2. Stop all the services for netwitness (choose one of these host types - Network only - the basics).  Possible host types: Archiver, Broker, Concentrator, Decoder, EndpointHybrid, EndpointLogHybrid, ESAPrimary, ESASecondary, LogCollector, LogDecoder, LogHybrid, Malware, NetworkHybrid, UEBA.  Please reference the community docs for additional appliances.
    1. SA Server
      1. systemctl stop jetty.service
      2. systemctl stop nwappliance.service
      3. systemctl stop nwbroker.service
      4. systemctl stop rsa-nw-admin-server.service
      5. systemctl stop rsa-nw-config-server.service
      6. systemctl stop rsa-nw-content-server.service
      7. systemctl stop rsa-nw-integration-server.service
      8. systemctl stop rsa-nw-investigate-server.service
      9. systemctl stop rsa-nw-orchestration-server.service
      10. systemctl stop rsa-nw-respond-server.service
      11. systemctl stop rsa-nw-security-server.service
      12. systemctl stop rsa-nw-source-server.service
    2. Broker
      1. systemctl stop nwappliance.service
      2. systemctl is-active nwbroker.service
    3. Decoder
      1. systemctl stop nwappliance.service
      2.  systemctl stop nwdecoder.service
    4. Concentrator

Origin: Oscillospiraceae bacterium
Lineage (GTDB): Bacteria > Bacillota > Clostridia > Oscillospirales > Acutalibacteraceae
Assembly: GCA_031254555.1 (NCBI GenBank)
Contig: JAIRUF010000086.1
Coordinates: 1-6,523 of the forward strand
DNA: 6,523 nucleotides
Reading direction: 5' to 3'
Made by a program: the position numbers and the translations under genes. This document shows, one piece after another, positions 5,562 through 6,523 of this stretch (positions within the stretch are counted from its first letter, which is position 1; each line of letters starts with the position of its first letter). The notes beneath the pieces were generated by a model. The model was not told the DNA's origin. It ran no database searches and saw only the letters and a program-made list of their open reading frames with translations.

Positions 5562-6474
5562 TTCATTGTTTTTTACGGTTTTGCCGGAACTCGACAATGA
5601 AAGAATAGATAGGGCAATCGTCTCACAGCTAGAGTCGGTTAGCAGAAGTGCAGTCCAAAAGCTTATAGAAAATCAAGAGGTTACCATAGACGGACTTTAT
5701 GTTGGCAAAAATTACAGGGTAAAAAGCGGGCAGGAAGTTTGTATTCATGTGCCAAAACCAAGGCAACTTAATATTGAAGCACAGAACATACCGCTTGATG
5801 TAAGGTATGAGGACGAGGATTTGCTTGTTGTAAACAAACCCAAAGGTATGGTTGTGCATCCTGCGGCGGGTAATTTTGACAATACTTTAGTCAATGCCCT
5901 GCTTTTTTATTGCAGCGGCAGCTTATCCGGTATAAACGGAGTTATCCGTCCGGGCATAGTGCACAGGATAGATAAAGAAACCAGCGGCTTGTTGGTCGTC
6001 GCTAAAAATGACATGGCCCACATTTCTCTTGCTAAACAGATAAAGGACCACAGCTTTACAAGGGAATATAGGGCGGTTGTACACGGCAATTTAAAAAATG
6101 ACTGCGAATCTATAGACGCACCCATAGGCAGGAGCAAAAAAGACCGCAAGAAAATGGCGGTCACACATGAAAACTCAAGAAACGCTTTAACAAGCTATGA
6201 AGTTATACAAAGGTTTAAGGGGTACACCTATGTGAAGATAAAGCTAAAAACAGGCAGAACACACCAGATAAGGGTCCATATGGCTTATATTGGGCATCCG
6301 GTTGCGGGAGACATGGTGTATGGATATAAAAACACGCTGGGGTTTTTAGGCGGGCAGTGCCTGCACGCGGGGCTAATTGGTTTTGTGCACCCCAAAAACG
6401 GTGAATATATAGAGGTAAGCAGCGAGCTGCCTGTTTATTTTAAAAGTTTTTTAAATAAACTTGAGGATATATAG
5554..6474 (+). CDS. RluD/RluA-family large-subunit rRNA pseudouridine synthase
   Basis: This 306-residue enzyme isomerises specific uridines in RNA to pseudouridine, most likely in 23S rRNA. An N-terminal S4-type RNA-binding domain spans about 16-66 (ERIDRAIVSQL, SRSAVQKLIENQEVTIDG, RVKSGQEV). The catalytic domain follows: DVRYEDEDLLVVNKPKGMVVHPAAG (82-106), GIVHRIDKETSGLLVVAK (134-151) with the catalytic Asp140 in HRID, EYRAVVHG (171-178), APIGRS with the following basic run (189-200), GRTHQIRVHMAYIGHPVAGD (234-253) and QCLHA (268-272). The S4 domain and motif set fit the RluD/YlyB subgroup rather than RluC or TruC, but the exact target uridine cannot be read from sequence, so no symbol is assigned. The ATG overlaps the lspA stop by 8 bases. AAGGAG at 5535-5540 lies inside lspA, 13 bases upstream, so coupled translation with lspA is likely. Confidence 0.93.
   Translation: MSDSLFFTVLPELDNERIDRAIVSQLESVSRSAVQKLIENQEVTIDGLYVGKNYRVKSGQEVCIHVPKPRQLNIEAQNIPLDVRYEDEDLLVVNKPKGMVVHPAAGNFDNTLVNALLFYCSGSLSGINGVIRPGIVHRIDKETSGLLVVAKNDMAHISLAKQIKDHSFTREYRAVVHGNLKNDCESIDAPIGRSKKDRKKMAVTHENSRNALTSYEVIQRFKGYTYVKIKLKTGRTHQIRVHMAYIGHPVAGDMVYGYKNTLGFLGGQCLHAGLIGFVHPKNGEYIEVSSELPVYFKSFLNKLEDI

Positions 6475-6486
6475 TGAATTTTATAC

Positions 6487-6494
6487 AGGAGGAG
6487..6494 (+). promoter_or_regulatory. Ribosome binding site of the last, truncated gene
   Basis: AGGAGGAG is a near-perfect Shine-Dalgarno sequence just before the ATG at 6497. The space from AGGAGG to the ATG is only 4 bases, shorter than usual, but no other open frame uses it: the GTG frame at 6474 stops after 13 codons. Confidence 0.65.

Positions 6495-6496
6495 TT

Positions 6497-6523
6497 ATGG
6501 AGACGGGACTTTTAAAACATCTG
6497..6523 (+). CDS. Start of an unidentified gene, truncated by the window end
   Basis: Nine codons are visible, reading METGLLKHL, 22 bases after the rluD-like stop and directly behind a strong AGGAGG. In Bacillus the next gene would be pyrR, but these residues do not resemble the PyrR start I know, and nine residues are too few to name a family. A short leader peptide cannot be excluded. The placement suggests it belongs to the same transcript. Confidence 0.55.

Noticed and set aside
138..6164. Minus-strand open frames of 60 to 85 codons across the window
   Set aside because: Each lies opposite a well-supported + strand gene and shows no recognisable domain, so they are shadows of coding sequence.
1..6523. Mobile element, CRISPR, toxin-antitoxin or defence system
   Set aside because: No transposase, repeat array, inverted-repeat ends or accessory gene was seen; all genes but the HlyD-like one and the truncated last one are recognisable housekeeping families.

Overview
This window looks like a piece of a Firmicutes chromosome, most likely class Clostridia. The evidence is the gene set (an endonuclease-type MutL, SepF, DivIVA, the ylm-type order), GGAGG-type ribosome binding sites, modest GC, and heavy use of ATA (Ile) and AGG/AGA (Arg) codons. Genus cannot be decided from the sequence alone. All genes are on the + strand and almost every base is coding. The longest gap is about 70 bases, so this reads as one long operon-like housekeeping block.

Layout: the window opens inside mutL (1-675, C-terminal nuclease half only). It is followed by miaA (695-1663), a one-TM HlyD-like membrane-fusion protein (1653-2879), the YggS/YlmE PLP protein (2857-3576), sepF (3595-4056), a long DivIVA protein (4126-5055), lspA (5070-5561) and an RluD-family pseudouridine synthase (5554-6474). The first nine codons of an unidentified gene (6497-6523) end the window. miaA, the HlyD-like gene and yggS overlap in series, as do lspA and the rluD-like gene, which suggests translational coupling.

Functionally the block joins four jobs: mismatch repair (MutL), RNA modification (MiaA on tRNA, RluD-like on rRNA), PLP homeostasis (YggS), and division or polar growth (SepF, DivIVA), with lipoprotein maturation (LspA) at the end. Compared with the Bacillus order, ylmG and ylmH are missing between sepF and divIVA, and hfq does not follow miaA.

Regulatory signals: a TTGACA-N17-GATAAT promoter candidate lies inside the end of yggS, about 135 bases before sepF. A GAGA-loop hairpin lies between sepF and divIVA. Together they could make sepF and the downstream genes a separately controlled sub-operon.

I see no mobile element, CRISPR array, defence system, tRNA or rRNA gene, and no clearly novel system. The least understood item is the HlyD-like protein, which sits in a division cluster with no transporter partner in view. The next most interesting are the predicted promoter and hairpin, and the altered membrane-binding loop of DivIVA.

1. systemctl stop nwappliance.service
      2. systemctl stop nwconcentrator.service
    5. ESA Primary
      1. systemctl stop rsa-nw-contexthub-server.service
      2. systemctl stop rsa-nw-esa-analytics-server.service
      3. systemctl stop rsa-nw-esa-server.service
    6. ESA Secondary
      1. systemctl stop rsa-nw-esa-analytics-server.service
      2. systemctl stop rsa-nw-esa-server.service
  3. Update the files
    1. Netwitness.json - CAUTION if put on any host other than the SA Server - upgrade will be halted because the hosts do not know what to do with it.
      1. "global" : {
        "customer-firewall" : true,
              "mongo" : {
    2. Iptables-config
    3. Iptables (make sure the rules are put at the top and not the bottom)
      1. OPEN the SNMP default port 161
      2. A INPUT -p udp -m udp --dport 161 -j ACCEPT
      3. Optional – Open icmp if the environment relies on ping for management purposes
      4. -A INPUT -p icmp -j ACCEPT
    4. Set up SNMP
      1. chkconfig snmpd on
      2. Run the following script or later version
        2. Don’t forget to change the permissions
      3. Snmpd.conf
        1. Uncomment and/or modify
        2. (uncomment) # master agentx to master agentx
        3. rocommunity netwitness
        4. (uncomment and add <ip.addr>) # agentaddress 192.x.x.x
          1. this is typically the ip address associated eth0 (bonded) or em1 on netwitness hosts
        5. trapcommunity netwitness
          1. this is normally the trap community the designation you obtain from an administrator – ex.ABC#$%123